Beijing’s man in DC talks down China-Russia ties

Foreign Affairs

In this week’s China-Russia update: China’s ambassador to the U.S. downplayed Beijing’s relationship with Moscow, and Chinese imports of Russian crude oil are down.

Ambassador Qin Gang — a screenshot from the Aspen Security Forum livestream on July 20, 2022.

Chinese Ambassador to the United States Qín Gāng 秦刚 said the “China-Russia relationship is not an alliance” at a “fireside chat” at the Aspen Security Forum. He declined to call Putin’s war on Ukraine an invasion, but he soft-pedaled the February “no limits” declaration agreed to between the Russian and Chinese heads of state and said there is a “misunderstanding of China-Russia relations.”

What to make of Qin Gang’s comments? On the one hand, it’s true that the China-Russia relationship is certainly not an alliance at this stage: Beijing has backed Moscow rhetorically throughout the conflict but has seemingly done very little to substantively assist the Kremlin. On the other hand, Beijing’s “pro-Russia neutrality” has been a constant since even before the invasion.

It’s worth noting that Chinese ambassadors have been a relatively poor barometer of Beijing’s actual policies throughout the crisis and often have said whatever they think their audiences want to hear. In March, Chinese Ambassador to Russia Zhāng Hànhuī 张汉晖 told Chinese business leaders to “fill the void” left by Western sanctions on Russia; he also claimed to Russian audiences in mid-June that China stood ready to supply aircraft components to Russian airlines. Zhang’s statements appear to have contradicted the substance of Chinese policy: Beijing has overwhelmingly complied with Western sanctions, to date, while Chinese firms do not appear to be supplying aircraft parts to their Russian counterparts. Qin, like his colleague in Russia, appears to be framing Chinese policy in ways that are designed to be palatable to his hosts’ sensitivities.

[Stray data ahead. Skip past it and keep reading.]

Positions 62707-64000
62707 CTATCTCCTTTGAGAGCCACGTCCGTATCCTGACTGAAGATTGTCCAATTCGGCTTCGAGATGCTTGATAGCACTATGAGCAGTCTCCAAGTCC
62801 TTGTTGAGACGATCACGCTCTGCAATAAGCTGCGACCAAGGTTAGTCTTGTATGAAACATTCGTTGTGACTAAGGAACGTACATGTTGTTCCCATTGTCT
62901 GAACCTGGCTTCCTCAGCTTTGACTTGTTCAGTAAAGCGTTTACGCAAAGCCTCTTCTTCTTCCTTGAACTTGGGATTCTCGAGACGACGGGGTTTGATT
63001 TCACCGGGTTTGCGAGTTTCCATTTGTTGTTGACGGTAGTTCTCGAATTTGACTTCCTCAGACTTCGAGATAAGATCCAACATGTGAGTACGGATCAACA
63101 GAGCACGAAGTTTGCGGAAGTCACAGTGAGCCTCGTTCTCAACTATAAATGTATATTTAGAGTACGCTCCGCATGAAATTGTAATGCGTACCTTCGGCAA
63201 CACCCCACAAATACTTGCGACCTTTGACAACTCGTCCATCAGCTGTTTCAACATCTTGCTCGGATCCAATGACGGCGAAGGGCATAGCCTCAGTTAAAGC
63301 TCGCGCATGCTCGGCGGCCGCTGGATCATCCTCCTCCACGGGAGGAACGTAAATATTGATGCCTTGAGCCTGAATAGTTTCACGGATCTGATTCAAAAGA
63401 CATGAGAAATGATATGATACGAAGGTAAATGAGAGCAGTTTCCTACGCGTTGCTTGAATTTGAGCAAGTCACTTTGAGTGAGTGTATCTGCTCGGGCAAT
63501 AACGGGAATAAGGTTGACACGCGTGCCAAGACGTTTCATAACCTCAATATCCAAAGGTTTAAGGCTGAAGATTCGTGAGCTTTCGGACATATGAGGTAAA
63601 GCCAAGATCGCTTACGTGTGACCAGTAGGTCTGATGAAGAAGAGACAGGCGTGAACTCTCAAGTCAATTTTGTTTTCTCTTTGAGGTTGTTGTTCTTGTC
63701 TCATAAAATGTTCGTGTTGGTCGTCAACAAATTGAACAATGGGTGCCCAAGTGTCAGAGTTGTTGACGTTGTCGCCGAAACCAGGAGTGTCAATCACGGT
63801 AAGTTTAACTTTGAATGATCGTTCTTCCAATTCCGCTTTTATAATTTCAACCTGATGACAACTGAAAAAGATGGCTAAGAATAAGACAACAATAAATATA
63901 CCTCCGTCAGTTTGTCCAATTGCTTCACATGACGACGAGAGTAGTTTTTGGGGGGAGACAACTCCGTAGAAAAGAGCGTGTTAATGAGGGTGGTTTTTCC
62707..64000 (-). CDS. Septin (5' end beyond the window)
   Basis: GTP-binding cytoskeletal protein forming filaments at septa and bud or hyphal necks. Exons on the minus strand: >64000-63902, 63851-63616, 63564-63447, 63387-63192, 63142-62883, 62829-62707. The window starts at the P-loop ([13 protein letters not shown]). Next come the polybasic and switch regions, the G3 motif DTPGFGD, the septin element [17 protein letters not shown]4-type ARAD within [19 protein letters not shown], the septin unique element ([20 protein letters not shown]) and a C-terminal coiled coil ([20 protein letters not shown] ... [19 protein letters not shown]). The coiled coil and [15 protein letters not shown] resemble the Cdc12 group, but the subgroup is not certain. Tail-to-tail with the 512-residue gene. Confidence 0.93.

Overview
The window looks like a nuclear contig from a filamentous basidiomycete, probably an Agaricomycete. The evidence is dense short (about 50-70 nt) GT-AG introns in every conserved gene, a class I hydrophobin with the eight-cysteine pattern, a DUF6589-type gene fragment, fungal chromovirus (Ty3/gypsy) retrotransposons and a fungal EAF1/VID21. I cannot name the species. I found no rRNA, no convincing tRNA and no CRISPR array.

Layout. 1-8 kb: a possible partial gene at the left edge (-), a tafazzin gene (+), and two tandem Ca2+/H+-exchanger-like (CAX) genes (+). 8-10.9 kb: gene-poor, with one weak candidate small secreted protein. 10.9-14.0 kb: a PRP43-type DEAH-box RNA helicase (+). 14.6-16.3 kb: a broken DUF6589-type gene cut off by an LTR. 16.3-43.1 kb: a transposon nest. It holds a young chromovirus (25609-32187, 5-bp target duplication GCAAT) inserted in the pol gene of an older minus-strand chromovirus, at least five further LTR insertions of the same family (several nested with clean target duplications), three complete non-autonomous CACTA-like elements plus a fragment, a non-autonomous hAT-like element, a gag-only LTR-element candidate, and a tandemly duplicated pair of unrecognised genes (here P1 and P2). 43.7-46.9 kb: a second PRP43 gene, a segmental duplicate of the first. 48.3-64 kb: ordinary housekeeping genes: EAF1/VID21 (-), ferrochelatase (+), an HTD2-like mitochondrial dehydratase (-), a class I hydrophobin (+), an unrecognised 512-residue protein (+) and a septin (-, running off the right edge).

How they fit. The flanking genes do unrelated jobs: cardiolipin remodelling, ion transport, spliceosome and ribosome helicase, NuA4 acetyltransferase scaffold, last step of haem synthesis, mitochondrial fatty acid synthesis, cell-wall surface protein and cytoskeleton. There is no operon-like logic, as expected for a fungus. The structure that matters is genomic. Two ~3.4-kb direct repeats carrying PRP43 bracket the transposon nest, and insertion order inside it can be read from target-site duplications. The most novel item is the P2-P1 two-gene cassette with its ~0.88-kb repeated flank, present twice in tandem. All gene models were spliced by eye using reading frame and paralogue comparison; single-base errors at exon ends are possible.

Russian crude exports to China reportedly drop

Data from the Chinese General Administration of Customs showed that crude imports from Russia fell to about 1.77 million barrels per day (MMBPD) in June, down from 2 MMBPD in the prior month. Analysts were largely surprised by the decline.

While Beijing has an incentive to underreport Russian crude imports, an independent tanker tracking estimate by Bloomberg shows that Russian seaborne exports are indeed down since mid-June. Moreover, there is very credible reporting that Russian crude is increasingly being consumed by refineries in the Russian domestic market (and turned into diesel for Russian tanks and trucks).

Chinese demand for Russian crude will become much more important in the fall and winter as the EU moves to phase out most Russian hydrocarbon imports by the end of the year. It’s also worth noting that Russia suffers from a lack of oil storage capacity, meaning it must either consume or export production.